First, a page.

Here are a few other suggestions to help you remember the strings:
– Elephants And Donkeys Grow Big Ears
– Eat All Day Get Big Easy
– Every Amateur Does Get Better Eventually
You probably won’t need to use a mnemonic device forever. As you get more experience playing guitar, you’ll almost certainly remember the name of each string without even thinking. But in the beginning, having a silly way to remember each string can really help!
If you’re a newer guitarist, you may be looking forward to the days where you can know how to play seemingly anything in any key. But working to learn string names is the first step forward. And once you’re comfortable, playing around with alternate tunings can be a lot of fun!
Now you know the name of guitar strings. But what if you have more questions? Here are some common questions and answers:
Often, each guitar string name comes from the note value it has in standard tuning. But this is not the only way you can tune a guitar. A lot of acoustic folk artists use DADGAD tuning (also called “Celtic tuning”). Metal artists sometimes use “drop tuning,” where strings are tuned lower to provide a deeper, growling tone.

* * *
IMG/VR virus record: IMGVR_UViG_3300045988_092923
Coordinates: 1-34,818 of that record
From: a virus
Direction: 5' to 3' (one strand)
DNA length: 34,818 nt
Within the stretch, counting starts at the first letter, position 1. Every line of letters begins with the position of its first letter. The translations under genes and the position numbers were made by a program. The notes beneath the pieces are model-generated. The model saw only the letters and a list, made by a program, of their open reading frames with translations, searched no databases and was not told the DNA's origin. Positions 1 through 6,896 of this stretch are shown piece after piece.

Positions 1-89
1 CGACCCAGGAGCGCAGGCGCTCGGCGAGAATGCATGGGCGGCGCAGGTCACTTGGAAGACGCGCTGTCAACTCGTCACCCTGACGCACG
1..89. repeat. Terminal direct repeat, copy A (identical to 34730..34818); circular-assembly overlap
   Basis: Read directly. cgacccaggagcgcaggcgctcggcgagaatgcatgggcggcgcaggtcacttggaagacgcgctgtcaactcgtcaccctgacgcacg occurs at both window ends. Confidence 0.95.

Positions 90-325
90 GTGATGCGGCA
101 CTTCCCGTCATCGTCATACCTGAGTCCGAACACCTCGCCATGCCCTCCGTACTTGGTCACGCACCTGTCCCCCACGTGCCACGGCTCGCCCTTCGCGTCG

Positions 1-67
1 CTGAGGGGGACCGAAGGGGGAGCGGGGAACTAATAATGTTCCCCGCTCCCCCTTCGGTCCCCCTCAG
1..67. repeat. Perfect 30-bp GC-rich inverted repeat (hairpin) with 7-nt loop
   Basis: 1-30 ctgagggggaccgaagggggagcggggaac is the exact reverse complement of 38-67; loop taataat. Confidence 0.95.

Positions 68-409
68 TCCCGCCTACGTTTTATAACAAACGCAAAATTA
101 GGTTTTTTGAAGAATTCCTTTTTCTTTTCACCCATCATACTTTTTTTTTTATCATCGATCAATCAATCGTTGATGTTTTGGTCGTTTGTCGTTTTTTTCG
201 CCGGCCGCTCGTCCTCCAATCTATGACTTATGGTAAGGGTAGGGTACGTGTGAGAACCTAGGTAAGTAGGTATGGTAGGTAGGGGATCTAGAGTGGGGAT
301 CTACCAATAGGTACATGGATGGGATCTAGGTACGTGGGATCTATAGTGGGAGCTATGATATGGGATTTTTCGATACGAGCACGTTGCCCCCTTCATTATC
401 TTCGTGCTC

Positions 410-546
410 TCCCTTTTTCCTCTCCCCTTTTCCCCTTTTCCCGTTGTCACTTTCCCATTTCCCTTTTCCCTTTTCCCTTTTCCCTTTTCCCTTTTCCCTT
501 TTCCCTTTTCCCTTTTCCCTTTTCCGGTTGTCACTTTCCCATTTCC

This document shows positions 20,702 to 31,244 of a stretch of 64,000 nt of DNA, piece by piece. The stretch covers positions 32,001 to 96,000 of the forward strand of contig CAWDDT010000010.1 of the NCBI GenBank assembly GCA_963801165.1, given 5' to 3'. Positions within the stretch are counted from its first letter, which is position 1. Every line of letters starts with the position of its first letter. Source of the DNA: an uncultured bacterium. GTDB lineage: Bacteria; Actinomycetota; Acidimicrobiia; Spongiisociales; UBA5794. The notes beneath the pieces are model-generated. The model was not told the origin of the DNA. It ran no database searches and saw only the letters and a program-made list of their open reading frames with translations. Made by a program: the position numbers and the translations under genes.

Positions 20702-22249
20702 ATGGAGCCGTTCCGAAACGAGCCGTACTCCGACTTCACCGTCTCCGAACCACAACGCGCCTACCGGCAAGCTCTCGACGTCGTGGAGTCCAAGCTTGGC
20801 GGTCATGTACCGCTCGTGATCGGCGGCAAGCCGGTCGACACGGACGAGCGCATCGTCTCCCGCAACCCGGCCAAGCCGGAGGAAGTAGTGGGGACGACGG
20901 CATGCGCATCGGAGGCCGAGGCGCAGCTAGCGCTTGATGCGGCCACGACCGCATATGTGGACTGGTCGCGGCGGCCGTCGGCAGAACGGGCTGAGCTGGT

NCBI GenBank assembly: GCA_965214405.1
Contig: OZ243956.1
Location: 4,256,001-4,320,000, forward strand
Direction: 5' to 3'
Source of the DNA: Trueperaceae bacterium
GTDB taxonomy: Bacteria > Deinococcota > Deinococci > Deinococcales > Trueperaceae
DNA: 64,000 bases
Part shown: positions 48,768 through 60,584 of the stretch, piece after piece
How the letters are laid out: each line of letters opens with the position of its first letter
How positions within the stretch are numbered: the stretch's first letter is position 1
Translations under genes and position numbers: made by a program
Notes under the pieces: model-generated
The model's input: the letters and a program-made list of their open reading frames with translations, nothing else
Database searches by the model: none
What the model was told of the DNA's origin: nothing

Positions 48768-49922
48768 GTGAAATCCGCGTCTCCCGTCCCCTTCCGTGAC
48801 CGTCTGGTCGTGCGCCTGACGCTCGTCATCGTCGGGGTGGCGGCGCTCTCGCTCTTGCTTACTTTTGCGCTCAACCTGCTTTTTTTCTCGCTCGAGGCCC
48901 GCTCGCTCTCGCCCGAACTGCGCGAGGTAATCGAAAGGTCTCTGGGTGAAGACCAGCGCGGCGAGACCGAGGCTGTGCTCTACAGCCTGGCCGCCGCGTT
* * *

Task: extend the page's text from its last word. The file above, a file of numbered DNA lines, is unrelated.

Knowing the strings on guitar names is one thing, but what if you play bass (or want to)? The names of strings on a bass are the same as the last four string names on a guitar. That means that the four thickest strings (the ones closest to you) are E, A, D, and G from lowest pitch to highest pitch. It’s important to realize that a bass is tuned a full octave lower than a guitar.
The common name of strings on guitar refers to the note values they have in standard tuning. But why is EADGBE standard? The notes in this tuning are each separated by a perfect fourth (except for G and B, which are separated by a major third). Those intervals make it easy to play a wide variety of chords fairly easily.
Yes — the acoustic guitar string names and numbers are the same as those on an electric guitar. Both are usually tuned to EADGBE tuning, although they can of course be tuned in various alternate tunings.